The Last Stand – new exhibition to open at Fort Nelson - Friday, 26 April 2013
Royal Armouries showcases the award-winning work of photographer Marc Wilson at Fort Nelson from Friday, May 3 – documenting some of the last physical remnants of 20th century warfare in the UK and Northern Europe.
Marc – winner of a prestigious Terry O’Neill award for photography* – is renowned for powerful but understated images that encourage people to reflect on the defiance, pathos and tragedy of war.
His new exhibition includes a stunning image taken at Hayling Island in Hampshire, marking its role during the Second World War, and the preparations for D-Day.
Fort Nelson is a fitting venue for Marc’s exhibition as it played a vital role in the defence of Portsmouth during the 1939-45 conflict, with a former anti-aircraft gun battery sited at nearby Monument Farm. It is now home to the national collection of artillery – the big guns.
Marc said, “I believe the project fits into the vision of Royal Armouries, strongly. The subject matter is one that has impacted on all generations, whether directly or through family histories and memories. The ideas contained within are important for both current and future generations to know, understand, and learn from.
“The imagery used allows the viewer access to dwell on what is at its heart a traditional documentary subject but through a different visual medium – that of the landscape. The images themselves are photographed throughout the UK and along the coast of France and Belgium, and so will have appeal to both local and wider audiences”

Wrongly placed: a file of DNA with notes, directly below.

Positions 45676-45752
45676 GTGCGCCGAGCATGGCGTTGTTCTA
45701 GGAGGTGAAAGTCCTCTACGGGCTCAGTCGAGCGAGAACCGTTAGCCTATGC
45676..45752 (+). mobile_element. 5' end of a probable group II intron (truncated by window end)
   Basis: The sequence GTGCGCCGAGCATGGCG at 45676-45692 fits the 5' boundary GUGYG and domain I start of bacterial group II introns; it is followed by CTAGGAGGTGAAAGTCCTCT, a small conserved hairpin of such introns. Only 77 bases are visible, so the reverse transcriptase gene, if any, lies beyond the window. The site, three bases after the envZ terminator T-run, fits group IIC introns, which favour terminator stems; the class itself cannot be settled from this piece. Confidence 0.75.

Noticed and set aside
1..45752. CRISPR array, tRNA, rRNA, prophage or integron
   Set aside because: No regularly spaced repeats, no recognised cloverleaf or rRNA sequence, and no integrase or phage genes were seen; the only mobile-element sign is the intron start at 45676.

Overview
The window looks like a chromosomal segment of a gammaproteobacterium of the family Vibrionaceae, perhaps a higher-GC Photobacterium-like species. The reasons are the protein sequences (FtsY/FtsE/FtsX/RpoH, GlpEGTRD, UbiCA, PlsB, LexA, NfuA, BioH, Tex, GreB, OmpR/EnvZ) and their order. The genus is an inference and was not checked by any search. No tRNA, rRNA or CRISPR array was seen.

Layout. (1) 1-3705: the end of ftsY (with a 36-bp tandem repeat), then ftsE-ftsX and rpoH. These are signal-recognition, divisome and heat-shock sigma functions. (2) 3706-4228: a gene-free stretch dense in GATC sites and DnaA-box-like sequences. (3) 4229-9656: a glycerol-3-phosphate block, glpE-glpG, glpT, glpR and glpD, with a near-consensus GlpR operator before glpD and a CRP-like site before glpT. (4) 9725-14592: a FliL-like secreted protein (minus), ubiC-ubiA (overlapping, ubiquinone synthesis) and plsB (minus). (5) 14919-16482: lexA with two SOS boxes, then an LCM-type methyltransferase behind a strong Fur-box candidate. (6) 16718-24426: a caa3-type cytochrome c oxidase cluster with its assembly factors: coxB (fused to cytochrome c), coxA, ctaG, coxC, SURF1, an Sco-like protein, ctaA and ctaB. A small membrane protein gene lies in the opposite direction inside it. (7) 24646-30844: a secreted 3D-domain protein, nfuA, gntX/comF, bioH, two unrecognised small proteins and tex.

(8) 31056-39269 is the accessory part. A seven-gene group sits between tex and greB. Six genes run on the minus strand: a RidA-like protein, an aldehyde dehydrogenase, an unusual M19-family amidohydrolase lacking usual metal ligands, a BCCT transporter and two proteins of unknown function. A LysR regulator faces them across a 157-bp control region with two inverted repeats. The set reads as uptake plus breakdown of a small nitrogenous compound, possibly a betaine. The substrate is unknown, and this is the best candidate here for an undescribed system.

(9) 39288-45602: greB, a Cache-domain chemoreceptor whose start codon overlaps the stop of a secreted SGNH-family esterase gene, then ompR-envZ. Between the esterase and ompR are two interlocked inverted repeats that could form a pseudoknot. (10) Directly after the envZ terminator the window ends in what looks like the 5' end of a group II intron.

Since 2010, Marc has been researching, recceing and shooting the photos that make up the Last Stand, documenting some of the remaining military defence structures around UK and European coasts.
While he captures the individual beauty of these objects, the photographic series should be viewed as much more than a set of traditional landscapes.
The exhibition runs until October 1, as part of the Royal Armouries’ Inspired By programme – an initiative which harnesses the talents of community groups and individuals and invites them to represent the museum’s national collections in exciting and innovative ways. It then moves to the Royal Armouries in Leeds.
Museum entry is free and includes admission to the exhibition. For more information and opening times, visit www.royalarmouries.org
*Marc won a Terry O’Neill award earlier this year, after being shortlisted from 900 applicants. For more information about the photographer, please visit his website at www.marcwilson.co.uk
Standing high on Portsdown Hill near Fareham, Fort Nelson showcases one of the world’s finest collections of artillery and cannon, from across the ages and from all corners of the globe.
In 2011, this unique heritage attraction underwent a £3.5m redevelopment to create a museum for the 21st century, supported by a grant from the Heritage Lottery Fund, complete with new galleries, state-of-the-art education centre and visitor facilities.
There’s also a 19-acre site to explore, complete with underground tunnels – and the Café 1871 is open every day.
Notes to editors
- Royal Armouries is the national museum of arms and armour and has sites in Leeds, HM Tower of London, Fort Nelson and Louisville, Kentucky. It is the first British national museum to open a permanent presence in another country
- Admission to the museum is free. However, there may be a small charge for some special events.
- Open all year daily, 10am-5pm. Closed 24-25 December
- Information Line: 0113 220 1999
- Website: www.royalarmouries.org
- The Royal Armouries Museum should not be confused with Royal Armouries International plc, the private sector corporate hospitality business.
To find Fort Nelson, follow the brown Tourist signs from the M27. The Fort is open seven days a week, from 10am to 5pm.